In 1944, as the Allies were moving in towards Modane, the Germans tried to destroy the railway tunnel, which was an important connection to nearby Italy. During the detonation, this blockhouse lifted and landed intact 98 feet away from its original location.
We visited the leaning house today.
As we walked around it, we talked of how it got to be so far from the train tunnel, which you can see down the road. What did that sound like that day? How did it echo off the mountains? What happened to the things inside the building?
And what was the reaction of the first German soldier who realized the building was merely relocated instead of destroyed?
My guess was he then turned to his ordnance troop and yelled, “You had ONE job, Karl! ONE JOB!”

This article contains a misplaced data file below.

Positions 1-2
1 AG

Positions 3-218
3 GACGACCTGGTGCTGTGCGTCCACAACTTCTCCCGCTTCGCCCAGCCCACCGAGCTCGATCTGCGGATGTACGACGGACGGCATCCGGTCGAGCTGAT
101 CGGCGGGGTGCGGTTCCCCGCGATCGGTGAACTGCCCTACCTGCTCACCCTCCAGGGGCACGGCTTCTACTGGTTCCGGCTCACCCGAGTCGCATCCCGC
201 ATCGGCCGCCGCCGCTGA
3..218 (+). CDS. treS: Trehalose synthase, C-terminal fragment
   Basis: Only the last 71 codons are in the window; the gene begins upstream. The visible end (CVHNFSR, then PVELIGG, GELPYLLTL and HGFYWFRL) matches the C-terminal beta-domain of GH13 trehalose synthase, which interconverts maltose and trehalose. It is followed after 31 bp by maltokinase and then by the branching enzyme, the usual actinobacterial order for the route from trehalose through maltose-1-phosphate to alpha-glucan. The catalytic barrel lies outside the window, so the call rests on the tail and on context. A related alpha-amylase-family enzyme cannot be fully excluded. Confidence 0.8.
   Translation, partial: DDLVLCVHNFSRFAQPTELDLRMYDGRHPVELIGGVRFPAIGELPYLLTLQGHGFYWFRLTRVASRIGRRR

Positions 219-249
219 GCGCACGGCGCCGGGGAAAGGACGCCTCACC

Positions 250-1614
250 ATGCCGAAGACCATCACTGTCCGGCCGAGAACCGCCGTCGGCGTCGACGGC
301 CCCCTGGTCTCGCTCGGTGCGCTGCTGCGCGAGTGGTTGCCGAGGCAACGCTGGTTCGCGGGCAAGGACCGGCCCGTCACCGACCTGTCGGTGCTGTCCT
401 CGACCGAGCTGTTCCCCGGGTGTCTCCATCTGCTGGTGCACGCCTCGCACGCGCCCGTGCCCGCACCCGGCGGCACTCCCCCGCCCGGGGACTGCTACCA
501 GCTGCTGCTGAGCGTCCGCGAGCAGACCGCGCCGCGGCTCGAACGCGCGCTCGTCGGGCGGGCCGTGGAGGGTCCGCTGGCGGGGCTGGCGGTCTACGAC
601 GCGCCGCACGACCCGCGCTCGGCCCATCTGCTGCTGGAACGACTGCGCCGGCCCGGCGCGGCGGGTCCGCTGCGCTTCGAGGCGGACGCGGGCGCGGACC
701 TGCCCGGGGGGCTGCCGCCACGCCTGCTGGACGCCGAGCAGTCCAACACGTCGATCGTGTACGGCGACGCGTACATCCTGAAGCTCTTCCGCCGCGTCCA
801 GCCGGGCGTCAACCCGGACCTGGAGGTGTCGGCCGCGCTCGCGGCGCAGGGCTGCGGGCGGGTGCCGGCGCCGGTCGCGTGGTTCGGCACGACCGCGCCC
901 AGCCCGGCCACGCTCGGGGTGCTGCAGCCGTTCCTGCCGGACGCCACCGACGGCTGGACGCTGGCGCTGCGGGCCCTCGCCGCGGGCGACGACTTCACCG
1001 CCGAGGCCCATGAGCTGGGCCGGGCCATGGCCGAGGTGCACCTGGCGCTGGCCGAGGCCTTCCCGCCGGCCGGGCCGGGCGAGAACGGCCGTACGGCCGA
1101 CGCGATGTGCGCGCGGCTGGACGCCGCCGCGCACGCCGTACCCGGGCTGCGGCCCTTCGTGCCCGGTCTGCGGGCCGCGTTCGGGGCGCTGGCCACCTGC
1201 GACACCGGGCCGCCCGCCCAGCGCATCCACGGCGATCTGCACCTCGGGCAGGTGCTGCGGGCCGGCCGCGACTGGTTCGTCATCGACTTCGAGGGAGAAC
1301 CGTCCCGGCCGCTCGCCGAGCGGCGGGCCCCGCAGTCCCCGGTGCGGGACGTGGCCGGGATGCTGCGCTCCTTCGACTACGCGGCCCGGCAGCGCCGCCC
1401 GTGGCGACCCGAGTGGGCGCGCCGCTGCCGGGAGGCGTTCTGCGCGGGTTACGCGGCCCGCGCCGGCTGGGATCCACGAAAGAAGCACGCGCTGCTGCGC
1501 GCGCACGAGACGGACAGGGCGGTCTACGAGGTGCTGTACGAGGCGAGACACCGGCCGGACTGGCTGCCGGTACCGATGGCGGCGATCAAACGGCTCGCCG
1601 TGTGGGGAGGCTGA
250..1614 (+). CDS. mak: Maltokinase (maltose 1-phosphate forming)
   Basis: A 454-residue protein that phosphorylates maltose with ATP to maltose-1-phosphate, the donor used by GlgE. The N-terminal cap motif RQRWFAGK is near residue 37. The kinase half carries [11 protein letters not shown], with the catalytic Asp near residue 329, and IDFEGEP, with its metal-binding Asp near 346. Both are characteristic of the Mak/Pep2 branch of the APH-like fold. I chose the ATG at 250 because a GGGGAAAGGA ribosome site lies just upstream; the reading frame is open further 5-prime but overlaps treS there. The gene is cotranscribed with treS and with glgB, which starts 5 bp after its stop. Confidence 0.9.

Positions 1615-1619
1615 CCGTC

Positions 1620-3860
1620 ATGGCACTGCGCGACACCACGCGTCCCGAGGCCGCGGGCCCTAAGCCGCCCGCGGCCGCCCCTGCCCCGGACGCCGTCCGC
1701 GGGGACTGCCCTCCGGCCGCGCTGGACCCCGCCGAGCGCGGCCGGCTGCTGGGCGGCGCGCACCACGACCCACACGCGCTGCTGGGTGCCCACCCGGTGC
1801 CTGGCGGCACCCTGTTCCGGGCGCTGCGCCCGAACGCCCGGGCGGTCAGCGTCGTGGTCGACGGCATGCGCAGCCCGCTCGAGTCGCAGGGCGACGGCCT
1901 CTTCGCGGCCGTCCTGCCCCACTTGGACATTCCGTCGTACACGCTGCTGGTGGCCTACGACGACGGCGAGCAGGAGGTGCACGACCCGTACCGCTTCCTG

That got a laugh from Miss C.
The house is tilted at two angles, and one‘s balance is really thrown off walking inside. Miss C said she got a headache after awhile. It‘s the most-visited monument in Modane, and perhaps the most decorated. The graffiti is pretty interesting!
After lunch, we visited the Modane history museum. Once the railroad tunnel was built in the 1870s, this city became the gateway for Italians heading to America.
An immigration officer and his wife became the main travel agents, so to speak, helping Italians secure passage to New York City from the border town in the Alps. Also, this became a military town with lots of young men, meaning lots of saloons and dance halls, so there were a lot of player pianos around town.
And my favorite tidbit … most of the photos in the museum were taken by French soldiers stationed there. One in particular was very prolific, documenting his days with photos and his diary. I didn’t get his name, but I was amused to find this photo of soldiers pulling a sled.
“Probably a soldier with a dislocated shoulder?” I suggested. Martin was mildly amused. Haha!